Thank you, Mr. President. In Geneva and New York, the United States has repeatedly urged our fellow members to join us in conducting a thorough, comprehensive review of the Human Rights Council that would significantly improve its ability to meet its core mission: promoting and protecting human rights.
Unfortunately, the Geneva process failed to yield even minimally positive results, forcing us to dissociate from the outcome. We appreciate the work that the co-facilitators have done in New York over the past months, but the final resolution before us also fails to address the core problems that still plague the Human Rights Council. We deeply regret that this opportunity has been missed. The United States has therefore voted “no” on the resolution.
The Council has had many significant achievements in recent weeks; including a historic resolution highlighting the human rights abuses faced by lesbian, gay, bisexual, and transgender persons around the world, a special session on Syria, the Commission of Inquiry in Libya, and the historic creation of a Special Rapporteur to investigate human rights violations in Iran. But the Council’s effectiveness and legitimacy will always be compromised so long as one country in all the world is unfairly and uniquely singled out while others, including chronic human rights abusers, escape scrutiny.
The gravest of the Council’s structural problems remains its politicized standing Agenda Item 7 on Israel. No member state during this Review has been able to explain how Item 7 is consistent with the principles clearly outlined in the resolution that established the Human Rights Council: “impartiality, non-selectiveness, and balance.” This Review should have eliminated this unfair and unbalanced Agenda Item and instead ensured that all member states, including Israel, are treated on an equal and impartial basis. The Review is over, but this struggle is not. My government will continue to fight to remove this item and the biased and unfair resolutions that flow from it.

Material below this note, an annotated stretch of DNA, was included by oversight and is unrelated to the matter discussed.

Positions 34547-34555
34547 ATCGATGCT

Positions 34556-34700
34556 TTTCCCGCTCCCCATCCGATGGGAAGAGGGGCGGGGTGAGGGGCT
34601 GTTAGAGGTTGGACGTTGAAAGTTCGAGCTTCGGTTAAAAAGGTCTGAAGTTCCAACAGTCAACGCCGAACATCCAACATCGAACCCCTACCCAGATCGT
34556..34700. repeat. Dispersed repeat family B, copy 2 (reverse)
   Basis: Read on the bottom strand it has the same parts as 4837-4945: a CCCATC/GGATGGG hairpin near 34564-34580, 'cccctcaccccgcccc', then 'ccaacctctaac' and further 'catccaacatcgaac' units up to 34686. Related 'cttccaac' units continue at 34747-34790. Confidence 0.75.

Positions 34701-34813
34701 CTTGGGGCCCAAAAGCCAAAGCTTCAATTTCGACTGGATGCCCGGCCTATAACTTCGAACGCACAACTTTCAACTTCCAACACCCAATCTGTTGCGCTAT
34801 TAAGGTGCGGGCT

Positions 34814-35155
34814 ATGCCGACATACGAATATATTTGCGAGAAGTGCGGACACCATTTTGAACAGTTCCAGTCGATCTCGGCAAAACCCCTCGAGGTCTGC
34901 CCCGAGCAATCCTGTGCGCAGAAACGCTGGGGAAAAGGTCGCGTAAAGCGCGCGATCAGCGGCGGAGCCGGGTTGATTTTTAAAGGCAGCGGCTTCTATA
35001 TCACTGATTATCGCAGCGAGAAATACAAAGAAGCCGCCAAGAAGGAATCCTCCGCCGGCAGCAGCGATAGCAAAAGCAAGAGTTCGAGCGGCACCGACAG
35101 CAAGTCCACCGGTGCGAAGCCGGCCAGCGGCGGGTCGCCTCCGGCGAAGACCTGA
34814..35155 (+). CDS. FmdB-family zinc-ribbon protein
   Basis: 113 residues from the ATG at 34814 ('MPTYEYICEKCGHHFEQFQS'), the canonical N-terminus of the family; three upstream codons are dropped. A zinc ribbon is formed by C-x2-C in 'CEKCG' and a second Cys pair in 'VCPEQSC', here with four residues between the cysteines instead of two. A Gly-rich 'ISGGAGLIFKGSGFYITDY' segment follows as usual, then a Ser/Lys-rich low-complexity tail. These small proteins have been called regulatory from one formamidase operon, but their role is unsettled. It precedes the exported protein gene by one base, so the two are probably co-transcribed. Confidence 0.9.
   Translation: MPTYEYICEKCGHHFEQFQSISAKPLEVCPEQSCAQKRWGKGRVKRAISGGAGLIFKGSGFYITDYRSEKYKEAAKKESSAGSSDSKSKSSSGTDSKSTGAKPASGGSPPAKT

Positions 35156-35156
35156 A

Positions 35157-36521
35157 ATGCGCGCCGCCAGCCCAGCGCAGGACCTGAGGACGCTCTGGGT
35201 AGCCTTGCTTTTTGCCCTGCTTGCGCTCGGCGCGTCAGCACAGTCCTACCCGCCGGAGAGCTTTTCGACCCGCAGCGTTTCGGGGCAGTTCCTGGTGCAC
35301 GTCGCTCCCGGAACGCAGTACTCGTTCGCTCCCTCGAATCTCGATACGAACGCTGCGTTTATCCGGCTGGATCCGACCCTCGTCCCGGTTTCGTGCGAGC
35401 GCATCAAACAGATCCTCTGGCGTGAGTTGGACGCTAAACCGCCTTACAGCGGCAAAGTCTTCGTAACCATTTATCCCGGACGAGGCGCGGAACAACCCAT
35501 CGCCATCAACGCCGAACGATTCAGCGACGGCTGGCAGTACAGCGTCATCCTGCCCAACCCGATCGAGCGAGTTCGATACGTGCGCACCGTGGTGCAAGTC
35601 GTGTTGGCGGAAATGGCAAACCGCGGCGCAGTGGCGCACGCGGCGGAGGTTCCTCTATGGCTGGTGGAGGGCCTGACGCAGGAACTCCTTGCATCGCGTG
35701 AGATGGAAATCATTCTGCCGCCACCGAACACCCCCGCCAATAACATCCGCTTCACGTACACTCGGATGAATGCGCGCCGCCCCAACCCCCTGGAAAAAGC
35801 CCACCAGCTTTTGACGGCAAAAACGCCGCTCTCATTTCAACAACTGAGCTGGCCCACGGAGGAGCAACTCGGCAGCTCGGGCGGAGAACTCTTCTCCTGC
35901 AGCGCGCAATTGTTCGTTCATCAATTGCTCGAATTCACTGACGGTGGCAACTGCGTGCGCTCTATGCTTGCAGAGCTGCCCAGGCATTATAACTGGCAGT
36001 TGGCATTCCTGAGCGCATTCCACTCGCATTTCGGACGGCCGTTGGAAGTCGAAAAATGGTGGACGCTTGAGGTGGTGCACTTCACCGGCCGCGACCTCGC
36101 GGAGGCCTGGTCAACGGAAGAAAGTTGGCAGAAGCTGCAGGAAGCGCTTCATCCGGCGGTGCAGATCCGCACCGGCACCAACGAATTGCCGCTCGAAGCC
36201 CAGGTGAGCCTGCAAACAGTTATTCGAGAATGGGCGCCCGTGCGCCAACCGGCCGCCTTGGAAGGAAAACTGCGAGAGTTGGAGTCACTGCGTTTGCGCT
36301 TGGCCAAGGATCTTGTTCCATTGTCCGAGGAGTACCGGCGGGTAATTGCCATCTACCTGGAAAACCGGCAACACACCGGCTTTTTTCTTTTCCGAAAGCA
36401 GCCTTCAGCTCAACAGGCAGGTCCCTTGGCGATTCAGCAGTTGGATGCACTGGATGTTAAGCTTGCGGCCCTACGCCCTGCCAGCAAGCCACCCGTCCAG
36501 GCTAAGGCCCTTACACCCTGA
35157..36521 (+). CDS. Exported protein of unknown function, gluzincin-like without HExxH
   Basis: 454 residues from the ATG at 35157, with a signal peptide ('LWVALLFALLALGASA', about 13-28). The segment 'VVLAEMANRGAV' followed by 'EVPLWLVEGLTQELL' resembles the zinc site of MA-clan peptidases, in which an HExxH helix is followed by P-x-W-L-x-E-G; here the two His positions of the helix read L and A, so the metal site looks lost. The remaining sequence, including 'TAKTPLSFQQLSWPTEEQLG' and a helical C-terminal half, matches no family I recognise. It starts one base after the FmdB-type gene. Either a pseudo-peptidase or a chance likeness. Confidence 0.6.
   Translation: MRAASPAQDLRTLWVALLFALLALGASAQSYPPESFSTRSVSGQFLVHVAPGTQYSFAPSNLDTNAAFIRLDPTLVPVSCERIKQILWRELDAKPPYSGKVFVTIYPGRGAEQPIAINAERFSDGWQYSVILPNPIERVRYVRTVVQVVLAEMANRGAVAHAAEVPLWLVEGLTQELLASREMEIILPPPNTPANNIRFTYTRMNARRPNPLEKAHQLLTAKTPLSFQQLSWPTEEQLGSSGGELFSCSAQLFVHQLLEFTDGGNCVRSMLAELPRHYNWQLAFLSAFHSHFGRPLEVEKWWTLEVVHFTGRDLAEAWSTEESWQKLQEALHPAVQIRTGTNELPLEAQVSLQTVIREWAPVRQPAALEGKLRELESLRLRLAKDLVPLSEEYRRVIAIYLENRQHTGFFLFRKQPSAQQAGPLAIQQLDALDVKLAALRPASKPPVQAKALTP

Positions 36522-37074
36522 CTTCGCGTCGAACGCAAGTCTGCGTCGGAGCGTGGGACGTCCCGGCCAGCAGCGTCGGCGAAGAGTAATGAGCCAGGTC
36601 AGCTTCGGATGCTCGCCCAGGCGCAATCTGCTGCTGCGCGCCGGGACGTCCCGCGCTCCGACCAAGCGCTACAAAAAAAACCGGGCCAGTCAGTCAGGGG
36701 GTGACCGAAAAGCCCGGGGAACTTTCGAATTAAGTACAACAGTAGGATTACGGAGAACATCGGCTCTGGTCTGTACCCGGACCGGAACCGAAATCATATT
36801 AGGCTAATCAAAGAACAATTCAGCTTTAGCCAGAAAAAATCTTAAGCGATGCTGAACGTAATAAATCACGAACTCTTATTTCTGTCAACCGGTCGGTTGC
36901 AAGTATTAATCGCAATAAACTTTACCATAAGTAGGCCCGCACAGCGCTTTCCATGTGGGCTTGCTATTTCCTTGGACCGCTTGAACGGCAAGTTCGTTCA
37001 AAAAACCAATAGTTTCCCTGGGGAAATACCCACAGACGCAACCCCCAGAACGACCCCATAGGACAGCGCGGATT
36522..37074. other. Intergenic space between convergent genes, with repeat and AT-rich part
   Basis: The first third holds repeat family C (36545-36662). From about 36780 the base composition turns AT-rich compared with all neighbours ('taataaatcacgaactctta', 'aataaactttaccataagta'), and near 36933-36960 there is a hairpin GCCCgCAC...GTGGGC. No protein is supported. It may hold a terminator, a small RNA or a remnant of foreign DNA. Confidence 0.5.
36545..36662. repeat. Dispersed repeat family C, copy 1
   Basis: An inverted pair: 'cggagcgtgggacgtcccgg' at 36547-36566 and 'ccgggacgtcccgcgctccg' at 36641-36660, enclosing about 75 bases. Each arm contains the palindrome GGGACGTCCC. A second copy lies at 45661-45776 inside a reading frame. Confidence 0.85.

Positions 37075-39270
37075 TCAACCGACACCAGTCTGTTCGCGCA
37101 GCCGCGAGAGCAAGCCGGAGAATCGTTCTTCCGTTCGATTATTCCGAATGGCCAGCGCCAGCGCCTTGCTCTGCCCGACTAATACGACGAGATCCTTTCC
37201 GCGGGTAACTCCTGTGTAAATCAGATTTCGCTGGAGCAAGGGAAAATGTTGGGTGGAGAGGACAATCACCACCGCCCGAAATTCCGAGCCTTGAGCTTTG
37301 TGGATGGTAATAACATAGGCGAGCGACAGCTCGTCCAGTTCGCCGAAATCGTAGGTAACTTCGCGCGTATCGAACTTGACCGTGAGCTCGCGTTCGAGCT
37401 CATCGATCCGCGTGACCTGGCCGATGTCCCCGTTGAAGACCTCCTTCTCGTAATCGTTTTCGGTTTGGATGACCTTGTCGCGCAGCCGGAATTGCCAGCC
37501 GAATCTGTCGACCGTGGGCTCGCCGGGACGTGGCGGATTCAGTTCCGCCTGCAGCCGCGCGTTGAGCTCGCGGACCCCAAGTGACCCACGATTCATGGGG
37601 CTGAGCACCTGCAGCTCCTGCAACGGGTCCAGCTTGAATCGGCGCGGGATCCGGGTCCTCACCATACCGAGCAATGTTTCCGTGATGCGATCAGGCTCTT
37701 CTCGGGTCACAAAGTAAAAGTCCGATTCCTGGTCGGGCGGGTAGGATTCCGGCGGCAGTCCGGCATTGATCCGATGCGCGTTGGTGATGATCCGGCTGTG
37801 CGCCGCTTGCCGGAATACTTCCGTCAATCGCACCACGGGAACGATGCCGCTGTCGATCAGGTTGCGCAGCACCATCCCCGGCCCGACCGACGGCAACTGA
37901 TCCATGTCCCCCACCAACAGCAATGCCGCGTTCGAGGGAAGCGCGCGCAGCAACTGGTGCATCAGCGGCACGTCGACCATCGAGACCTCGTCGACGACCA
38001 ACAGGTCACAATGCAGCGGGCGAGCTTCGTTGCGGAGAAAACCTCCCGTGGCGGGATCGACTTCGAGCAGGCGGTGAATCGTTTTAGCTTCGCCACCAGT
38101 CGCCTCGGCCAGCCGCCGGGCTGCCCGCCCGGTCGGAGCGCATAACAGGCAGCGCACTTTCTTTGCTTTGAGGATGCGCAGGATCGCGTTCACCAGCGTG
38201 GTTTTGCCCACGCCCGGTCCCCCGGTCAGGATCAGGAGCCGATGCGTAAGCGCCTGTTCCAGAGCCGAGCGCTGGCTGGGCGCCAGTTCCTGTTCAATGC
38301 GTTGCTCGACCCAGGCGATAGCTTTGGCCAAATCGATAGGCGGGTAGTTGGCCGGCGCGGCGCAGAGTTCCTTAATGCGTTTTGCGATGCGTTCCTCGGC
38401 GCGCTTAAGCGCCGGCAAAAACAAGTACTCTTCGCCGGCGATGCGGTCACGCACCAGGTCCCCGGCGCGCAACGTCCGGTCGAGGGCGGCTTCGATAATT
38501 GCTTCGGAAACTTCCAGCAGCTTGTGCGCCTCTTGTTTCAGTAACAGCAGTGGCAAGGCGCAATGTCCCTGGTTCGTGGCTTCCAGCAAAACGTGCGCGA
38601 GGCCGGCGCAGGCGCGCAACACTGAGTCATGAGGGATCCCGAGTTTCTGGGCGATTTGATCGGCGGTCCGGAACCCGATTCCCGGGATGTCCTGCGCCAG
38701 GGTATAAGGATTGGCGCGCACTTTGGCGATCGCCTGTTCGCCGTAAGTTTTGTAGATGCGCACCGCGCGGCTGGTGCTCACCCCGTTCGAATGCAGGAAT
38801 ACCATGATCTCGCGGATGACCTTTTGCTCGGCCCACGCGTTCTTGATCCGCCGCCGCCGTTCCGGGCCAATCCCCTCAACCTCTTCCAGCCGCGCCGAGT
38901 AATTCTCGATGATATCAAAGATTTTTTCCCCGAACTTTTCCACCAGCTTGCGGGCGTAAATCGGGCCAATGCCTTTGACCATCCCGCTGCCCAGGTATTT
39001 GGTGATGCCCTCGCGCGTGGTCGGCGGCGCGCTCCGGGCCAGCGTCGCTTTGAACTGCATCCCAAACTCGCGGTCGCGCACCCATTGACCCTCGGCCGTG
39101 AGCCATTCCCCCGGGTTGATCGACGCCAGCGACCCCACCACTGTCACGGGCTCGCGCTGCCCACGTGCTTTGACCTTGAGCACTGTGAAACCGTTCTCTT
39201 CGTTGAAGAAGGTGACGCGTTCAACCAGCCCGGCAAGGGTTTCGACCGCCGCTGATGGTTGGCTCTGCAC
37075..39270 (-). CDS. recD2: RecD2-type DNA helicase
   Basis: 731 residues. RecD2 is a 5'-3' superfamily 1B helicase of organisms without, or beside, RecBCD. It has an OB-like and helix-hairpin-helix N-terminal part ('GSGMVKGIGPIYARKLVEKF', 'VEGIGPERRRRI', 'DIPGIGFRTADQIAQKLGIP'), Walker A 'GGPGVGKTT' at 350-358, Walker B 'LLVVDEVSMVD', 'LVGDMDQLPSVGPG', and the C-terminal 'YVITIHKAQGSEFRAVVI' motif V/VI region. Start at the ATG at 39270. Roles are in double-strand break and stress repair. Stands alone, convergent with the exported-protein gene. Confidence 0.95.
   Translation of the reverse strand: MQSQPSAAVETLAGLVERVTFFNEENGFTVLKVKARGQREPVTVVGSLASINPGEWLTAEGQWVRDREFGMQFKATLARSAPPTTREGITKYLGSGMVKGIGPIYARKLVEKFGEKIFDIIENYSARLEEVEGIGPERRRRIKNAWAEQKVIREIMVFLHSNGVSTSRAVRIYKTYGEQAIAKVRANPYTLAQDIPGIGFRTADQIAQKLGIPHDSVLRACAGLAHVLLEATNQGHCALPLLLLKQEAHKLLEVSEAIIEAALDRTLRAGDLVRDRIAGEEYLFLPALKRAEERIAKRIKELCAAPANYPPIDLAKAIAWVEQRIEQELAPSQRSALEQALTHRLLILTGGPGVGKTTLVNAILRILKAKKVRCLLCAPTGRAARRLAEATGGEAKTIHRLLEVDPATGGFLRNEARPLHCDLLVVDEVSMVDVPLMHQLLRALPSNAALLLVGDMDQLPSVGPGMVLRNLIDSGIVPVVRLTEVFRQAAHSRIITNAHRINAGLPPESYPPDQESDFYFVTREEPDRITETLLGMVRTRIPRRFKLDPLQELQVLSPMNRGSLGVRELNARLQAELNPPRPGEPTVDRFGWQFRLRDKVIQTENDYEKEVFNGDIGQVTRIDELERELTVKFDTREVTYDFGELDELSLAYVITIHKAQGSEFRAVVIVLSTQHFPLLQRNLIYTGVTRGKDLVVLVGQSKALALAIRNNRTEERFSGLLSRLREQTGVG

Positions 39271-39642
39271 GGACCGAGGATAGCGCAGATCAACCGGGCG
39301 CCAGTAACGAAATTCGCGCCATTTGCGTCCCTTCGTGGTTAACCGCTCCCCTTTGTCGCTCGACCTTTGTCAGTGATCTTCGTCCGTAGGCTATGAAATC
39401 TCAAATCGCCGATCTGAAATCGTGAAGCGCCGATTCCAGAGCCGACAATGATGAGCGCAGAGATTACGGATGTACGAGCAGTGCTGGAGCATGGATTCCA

This Review also failed to tackle another fundamental issue: Council membership. The Council discredits, dishonors, and diminishes itself when the worst violators of human rights have a seat at its table. During the Review in New York, the United States put forward a proposal to ensure that GA members have real choices in Human Rights Council elections by calling on all regional groups, including our own, to run competitive slates. This was rejected out of hand. We were also dismayed that another much more modest proposal, which simply called on candidate states to hold an interactive dialogue about their human rights records with member states and civil society groups, was also blocked. These failures to address the critical problem of membership do a serious disservice to the Council and to the brave men and women around the world standing up for their universal rights. Let there be no doubt: membership on the Human Rights Council should be earned through respect for human rights, not accorded to those who abuse them.
Mr. President, when the United States ran for a seat on the Council in 2009, we made clear that we did so precisely to strengthen the Council from within, through direct and sustained engagement. That is what we have done, and that is what we will continue to do. Sadly, today’s resolution marks a major missed opportunity for the Council to right historic wrongs. The resolution before us today does nothing to address the Council’s failures nor move it any closer to the founding values of the UN Charter and the Universal Declaration of Human Rights. The United States remains firmly committed to working to reform the Human Rights Council and change it for the better. We will continue to work with fellow member states, session by session and resolution by resolution, to advance respect for the rights we hold dear. But we will not acquiesce in perpetuating a failed status quo that we all know leaves this institution performing well below its potential. At a time when people around the world are risking their lives for freedom in dramatic numbers and especially dangerous circumstances, those who share a commitment to the universal rights of all men and women can do no less.
At the same time, we hope that one day soon, we will be able to act together to redress the fundamental flaws of this Council and fulfill its commitment to promote “universal respect for the protection of all human rights and fundamental freedoms for all, without distinction of any kind and in a fair and equal manner.” Thank you, Mr. President.